Novavax says COVID-19 vaccine could be approved by year-end
Novavax’s COVID-19 vaccine produced higher levels of neutralising antibodies than produced by recovered patients in an early trial, paving the way for a phase 3 trial and potential approval by year-end.
The US biotech is gearing up to produce two billion doses of the vaccine in 2021 following the results from its vaccine candidate, codenamed NVX-CoV2373.
Maryland-based Novavax said that adding its adjuvant, which aims to boost the body’s immune response, did enhance the vaccine’s effectiveness.
Novavax has received funding from Operation Warp Speed, the Trump administration’s scheme to accelerate development of vaccines and treatments in the effort against the coronavirus pandemic.
Early last month Novavax said it received $1.6 billion in funding from the scheme, which will fund the scale-up of manufacturing and a phase 3 trial involving around 30,000 people.
This trial could produce enough data to support approval before the end of the year, a company spokesperson told Reuters.
Results came from the phase 1 portion of a phase 1/2 clinical trial testing two doses of the vaccine (5 and 25 micrograms).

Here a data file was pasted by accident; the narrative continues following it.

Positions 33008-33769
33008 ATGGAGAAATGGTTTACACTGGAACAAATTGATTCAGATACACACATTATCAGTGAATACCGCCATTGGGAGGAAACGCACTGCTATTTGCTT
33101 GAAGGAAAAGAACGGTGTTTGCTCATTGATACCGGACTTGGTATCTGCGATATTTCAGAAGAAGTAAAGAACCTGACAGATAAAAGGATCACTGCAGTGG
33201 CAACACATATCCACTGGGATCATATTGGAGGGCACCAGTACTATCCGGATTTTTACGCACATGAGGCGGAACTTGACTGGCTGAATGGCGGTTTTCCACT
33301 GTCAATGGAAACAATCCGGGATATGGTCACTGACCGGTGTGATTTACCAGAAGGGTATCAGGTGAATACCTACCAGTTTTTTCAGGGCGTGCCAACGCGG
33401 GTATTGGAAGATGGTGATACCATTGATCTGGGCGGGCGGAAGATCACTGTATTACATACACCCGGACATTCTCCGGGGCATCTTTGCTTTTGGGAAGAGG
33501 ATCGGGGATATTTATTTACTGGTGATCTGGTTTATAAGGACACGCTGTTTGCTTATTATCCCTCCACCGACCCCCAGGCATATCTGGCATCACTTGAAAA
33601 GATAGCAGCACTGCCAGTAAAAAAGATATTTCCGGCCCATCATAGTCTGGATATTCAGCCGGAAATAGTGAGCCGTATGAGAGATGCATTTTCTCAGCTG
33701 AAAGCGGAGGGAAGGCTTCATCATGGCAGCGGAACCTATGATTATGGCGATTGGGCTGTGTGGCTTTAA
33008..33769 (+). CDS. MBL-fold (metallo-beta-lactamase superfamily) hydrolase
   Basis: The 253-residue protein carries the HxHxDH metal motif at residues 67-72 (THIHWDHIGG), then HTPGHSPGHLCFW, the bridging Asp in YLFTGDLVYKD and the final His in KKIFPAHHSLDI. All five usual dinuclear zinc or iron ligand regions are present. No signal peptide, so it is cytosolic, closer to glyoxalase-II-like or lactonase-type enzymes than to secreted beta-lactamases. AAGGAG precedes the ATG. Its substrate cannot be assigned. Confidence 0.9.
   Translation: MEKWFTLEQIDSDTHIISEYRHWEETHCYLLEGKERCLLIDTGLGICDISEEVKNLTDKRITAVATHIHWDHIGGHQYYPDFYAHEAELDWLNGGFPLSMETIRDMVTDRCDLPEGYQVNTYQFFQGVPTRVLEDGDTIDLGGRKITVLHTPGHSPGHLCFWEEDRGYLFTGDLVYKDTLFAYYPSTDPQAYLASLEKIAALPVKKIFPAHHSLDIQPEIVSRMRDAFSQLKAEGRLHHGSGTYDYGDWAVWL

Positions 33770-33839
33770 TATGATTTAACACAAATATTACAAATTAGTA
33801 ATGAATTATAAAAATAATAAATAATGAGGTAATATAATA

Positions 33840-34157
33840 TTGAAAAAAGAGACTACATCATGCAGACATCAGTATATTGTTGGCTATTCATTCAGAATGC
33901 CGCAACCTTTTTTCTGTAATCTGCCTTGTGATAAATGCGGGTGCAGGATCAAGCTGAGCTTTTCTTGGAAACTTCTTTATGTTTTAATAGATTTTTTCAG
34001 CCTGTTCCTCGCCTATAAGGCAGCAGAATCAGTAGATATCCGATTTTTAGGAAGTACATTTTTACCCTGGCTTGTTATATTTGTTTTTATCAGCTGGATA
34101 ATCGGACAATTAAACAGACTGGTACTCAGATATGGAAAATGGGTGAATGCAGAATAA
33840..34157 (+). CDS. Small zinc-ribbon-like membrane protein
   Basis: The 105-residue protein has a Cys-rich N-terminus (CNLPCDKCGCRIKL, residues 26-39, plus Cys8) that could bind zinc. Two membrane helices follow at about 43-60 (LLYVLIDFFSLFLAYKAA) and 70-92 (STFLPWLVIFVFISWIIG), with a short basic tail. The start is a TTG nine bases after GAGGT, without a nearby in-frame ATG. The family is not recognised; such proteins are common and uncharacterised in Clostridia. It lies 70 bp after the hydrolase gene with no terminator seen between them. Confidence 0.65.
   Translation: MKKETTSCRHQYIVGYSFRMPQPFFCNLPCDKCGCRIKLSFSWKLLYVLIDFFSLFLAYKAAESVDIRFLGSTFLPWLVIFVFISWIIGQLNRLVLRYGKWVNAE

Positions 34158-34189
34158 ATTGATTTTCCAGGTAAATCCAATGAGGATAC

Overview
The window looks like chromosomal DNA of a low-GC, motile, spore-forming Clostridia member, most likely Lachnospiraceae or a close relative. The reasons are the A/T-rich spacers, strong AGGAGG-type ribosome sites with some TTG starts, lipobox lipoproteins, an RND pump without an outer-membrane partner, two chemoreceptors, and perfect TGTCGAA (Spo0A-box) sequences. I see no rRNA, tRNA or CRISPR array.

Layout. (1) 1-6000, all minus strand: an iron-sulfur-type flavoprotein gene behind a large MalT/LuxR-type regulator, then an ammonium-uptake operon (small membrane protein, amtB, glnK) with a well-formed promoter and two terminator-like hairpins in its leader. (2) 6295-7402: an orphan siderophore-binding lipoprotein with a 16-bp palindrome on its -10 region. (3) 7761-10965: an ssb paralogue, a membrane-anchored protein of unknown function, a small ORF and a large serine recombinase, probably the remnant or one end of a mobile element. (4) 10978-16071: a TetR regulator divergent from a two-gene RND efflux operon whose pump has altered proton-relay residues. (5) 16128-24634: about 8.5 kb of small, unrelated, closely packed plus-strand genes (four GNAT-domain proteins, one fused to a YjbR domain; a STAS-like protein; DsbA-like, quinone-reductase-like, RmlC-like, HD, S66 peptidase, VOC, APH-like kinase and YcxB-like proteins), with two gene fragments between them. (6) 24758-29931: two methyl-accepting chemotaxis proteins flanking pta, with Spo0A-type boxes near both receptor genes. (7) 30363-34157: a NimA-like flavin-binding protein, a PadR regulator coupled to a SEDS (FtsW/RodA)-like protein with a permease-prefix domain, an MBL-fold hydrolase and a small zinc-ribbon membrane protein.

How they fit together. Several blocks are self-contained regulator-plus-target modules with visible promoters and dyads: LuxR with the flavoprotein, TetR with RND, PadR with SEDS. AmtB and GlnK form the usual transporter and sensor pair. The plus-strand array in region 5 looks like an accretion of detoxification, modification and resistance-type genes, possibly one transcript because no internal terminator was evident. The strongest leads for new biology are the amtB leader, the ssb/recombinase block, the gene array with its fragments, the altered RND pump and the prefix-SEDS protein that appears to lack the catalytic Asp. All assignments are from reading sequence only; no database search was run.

Novavax said the vaccine produced neutralising antibodies after two doses in a cohort of 131 healthy adults aged between 18 and 59 years.
The company added that the vaccine was well-tolerated and reactions were generally mild – tenderness and pain were the most frequent local symptoms after the first dose.
Systemic events such as headache, fatigue and muscle pain were less frequently reported, the company said, and duration of these events was less than two days.
The vaccine is based on an antigen derived from the Spike protein found on the surface of the SARS-CoV-2 coronavirus, which is the most commonly used target for the other vaccines in development against COVID-19.
It works by causing the body to produce antibodies that can bind to the Spike protein and neutralise the virus, preventing it from taking hold in the body.
There are 26 potential vaccine candidates in clinical trials, according to the World Health Organization’s reckoning, with the most advanced being from the University of Oxford and AstraZeneca.
This is in phase 3 development and a “challenge trial” where healthy patients are inoculated and infected with the virus could be up and running by the end of the year.
Feature image courtesy of Rocky Mountain Laboratories/NIH
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